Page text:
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Sickening
Jul 15, 2007

BLack Summer was the Best Summer

Zero VGS posted:

Nah, I use security groups in AWS so that only our whitelisted office IPs can communicate with the PBX.

Dear lord almighty.

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The Fool
Oct 16, 2003



I donít have the words

CLAM DOWN
Feb 13, 2007


RICKARUS

It's Moot baby!






Zero VGS posted:

Nah, I use security groups in AWS so that only our whitelisted office IPs can communicate with the PBX.

Hahahaha

Zero VGS
Aug 16, 2002
"It has gunfights and shit!"


Lipstick Apathy

What amazing exploit are you guys coming up with for a server that can't hear from anything except the physical desk phones in our physical offices?

The Fool
Oct 16, 2003



I can guarantee that you are making a bad assumption there.

GnarlyCharlie4u
Sep 23, 2007

I have an unhealthy obsession with motorcycles.

Proof


wolrah posted:

Uh, there have definitely been some important patches in that time period that you should have which require a reboot to install.

Whoo boy there sure have been.

Bypass-auth remote code execution fix was only like 6 or 7 months ago even.

Submarine Sandpaper
May 27, 2007



My boss would agree if that helps. "All security is network based"

Sickening
Jul 15, 2007

BLack Summer was the Best Summer

I don't think a PBX would be very useful if it can only talk to the phones in your office and nothing else. I feel like there is an important step missing there in the network considerations.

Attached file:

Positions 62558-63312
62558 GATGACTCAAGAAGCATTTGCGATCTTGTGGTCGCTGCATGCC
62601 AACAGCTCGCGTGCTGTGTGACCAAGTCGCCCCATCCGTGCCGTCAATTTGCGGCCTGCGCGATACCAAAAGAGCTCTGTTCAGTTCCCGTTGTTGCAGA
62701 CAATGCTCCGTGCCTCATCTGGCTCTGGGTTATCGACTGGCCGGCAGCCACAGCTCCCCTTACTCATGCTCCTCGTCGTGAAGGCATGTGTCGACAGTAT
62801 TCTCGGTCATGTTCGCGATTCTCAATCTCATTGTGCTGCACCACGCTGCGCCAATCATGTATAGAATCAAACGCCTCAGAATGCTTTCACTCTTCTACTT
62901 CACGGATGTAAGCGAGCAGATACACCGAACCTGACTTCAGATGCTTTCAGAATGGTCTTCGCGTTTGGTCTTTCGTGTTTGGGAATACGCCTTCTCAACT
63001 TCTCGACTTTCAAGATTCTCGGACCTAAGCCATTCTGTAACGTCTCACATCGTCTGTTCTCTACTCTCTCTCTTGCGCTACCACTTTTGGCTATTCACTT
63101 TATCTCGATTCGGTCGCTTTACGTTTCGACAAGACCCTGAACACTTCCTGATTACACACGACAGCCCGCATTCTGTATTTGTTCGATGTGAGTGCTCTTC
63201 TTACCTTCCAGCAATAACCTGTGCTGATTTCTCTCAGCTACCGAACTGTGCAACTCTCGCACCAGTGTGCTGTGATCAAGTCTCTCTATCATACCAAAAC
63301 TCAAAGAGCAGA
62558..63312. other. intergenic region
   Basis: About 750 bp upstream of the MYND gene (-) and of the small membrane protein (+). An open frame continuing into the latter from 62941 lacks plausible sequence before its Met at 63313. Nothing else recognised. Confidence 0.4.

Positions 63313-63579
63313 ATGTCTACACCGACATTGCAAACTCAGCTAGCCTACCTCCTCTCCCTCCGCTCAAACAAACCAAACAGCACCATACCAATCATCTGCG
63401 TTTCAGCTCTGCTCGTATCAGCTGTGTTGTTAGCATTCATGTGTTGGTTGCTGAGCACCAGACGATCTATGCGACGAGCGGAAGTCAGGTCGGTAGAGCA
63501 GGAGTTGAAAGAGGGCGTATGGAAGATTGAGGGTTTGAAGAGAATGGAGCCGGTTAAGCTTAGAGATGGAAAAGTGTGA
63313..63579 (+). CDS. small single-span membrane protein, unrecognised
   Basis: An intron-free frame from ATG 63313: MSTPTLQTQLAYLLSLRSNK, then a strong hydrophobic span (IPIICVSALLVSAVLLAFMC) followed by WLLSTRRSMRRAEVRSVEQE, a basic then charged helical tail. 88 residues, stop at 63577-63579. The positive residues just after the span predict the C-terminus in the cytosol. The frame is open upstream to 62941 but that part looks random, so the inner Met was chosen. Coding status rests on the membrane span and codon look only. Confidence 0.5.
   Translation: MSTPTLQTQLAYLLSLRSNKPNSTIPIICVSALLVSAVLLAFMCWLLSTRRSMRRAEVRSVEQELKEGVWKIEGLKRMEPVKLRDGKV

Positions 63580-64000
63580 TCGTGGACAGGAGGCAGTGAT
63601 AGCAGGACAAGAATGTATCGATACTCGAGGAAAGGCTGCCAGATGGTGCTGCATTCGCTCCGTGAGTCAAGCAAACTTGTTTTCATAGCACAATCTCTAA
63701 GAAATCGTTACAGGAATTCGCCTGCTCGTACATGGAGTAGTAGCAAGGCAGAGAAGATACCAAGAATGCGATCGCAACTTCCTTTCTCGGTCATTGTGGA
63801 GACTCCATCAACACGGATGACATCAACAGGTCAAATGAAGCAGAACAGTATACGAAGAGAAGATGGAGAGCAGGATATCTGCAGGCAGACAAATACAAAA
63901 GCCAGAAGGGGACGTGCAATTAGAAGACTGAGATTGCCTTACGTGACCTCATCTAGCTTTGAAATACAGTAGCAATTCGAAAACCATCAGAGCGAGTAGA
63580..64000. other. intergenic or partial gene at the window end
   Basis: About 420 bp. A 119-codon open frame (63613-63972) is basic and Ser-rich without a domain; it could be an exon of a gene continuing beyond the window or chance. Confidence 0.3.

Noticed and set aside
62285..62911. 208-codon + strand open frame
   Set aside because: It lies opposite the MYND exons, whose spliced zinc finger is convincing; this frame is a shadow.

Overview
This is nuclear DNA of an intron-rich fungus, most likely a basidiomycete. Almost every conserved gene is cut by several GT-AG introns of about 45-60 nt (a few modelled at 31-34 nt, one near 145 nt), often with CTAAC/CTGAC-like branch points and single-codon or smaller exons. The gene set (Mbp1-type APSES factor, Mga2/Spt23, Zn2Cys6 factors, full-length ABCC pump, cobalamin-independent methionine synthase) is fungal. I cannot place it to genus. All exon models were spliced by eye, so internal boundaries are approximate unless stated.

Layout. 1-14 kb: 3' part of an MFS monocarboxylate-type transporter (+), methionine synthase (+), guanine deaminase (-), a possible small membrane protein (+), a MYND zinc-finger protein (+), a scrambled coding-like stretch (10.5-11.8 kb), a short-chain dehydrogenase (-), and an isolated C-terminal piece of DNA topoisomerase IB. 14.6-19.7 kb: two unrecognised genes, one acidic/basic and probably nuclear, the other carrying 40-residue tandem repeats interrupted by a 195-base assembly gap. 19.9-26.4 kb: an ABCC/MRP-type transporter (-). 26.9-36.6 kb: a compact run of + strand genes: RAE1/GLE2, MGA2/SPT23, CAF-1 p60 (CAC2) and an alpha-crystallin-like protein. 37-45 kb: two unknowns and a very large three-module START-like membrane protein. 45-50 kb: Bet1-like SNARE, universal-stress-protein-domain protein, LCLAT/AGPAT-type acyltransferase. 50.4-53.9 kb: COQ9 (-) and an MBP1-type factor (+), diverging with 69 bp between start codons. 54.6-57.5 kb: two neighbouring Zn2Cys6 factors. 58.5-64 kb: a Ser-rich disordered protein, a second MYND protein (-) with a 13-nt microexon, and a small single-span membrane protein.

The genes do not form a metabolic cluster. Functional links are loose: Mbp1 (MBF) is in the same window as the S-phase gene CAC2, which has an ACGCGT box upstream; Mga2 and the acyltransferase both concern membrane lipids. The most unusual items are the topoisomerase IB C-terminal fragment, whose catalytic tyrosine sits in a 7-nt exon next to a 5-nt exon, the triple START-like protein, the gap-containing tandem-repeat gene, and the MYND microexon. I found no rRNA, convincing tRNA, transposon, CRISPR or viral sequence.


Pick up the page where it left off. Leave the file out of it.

The good news is that unpatched PBX's are one of the highest demand systems out there. They make good money.

Zero VGS
Aug 16, 2002
"It has gunfights and shit!"


Lipstick Apathy

GnarlyCharlie4u posted:

Whoo boy there sure have been.

Bypass-auth remote code execution fix was only like 6 or 7 months ago even.

I do remember one years back where you could actually hijack the IVR to make a call at the company's expense, so there was that one. Anyway no one is going to make it back into the office to use these phones for at least a year.

Sickening posted:

I don't think a PBX would be very useful if it can only talk to the phones in your office and nothing else. I feel like there is an important step missing there in the network considerations.

The good news is that unpatched PBX's are one of the highest demand systems out there. They make good money.

Yeah and outbound to the SIP trunk (which is in the same AWS datacenter). I have to manually top up the minutes so there's not much monetary exposure.

Internet Explorer
Jun 1, 2005





Oven Wrangler

Zero VGS posted:

I do remember one years back where you could actually hijack the IVR to make a call at the company's expense, so there was that one. Anyway no one is going to make it back into the office to use these phones for at least a year.

Seems like a great time to patch...?

GnarlyCharlie4u
Sep 23, 2007

I have an unhealthy obsession with motorcycles.

Proof


Zero VGS posted:

What amazing exploit are you guys coming up with for a server that can't hear from anything except the physical desk phones in our physical offices?

You're putting a whole lot of faith in AWS there.

That point aside, if anything on your network is compromised, it's not terribly difficult for anyone to pivot from there and take complete control of your very vulnerable PBX.

Also, how does your PBX make outbound calls if it can't reach the internet?

E: beaten. ^^^

Zero VGS
Aug 16, 2002
"It has gunfights and shit!"


Lipstick Apathy

Internet Explorer posted:

Seems like a great time to patch...?

That's what I was thinking but I kinda don't wanna give you nerds the satisfaction.

Internet Explorer
Jun 1, 2005





Oven Wrangler

Zero VGS posted:

That's what I was thinking but I kinda don't wanna give you nerds the satisfaction.

You don't have to worry, our opinions on how to do IT couldn't be further apart. Shine on you crazy diamond.

[Edit: Just to be clear, "our" being mine and Zero VGS. Not trying to rope anyone else into this statement.]

Internet Explorer fucked around with this message at 15:53 on May 22, 2020

The Fool
Oct 16, 2003



Zero VGS posted:

That's what I was thinking but I kinda don't wanna give you nerds the satisfaction.

loving lol

stevewm
May 10, 2005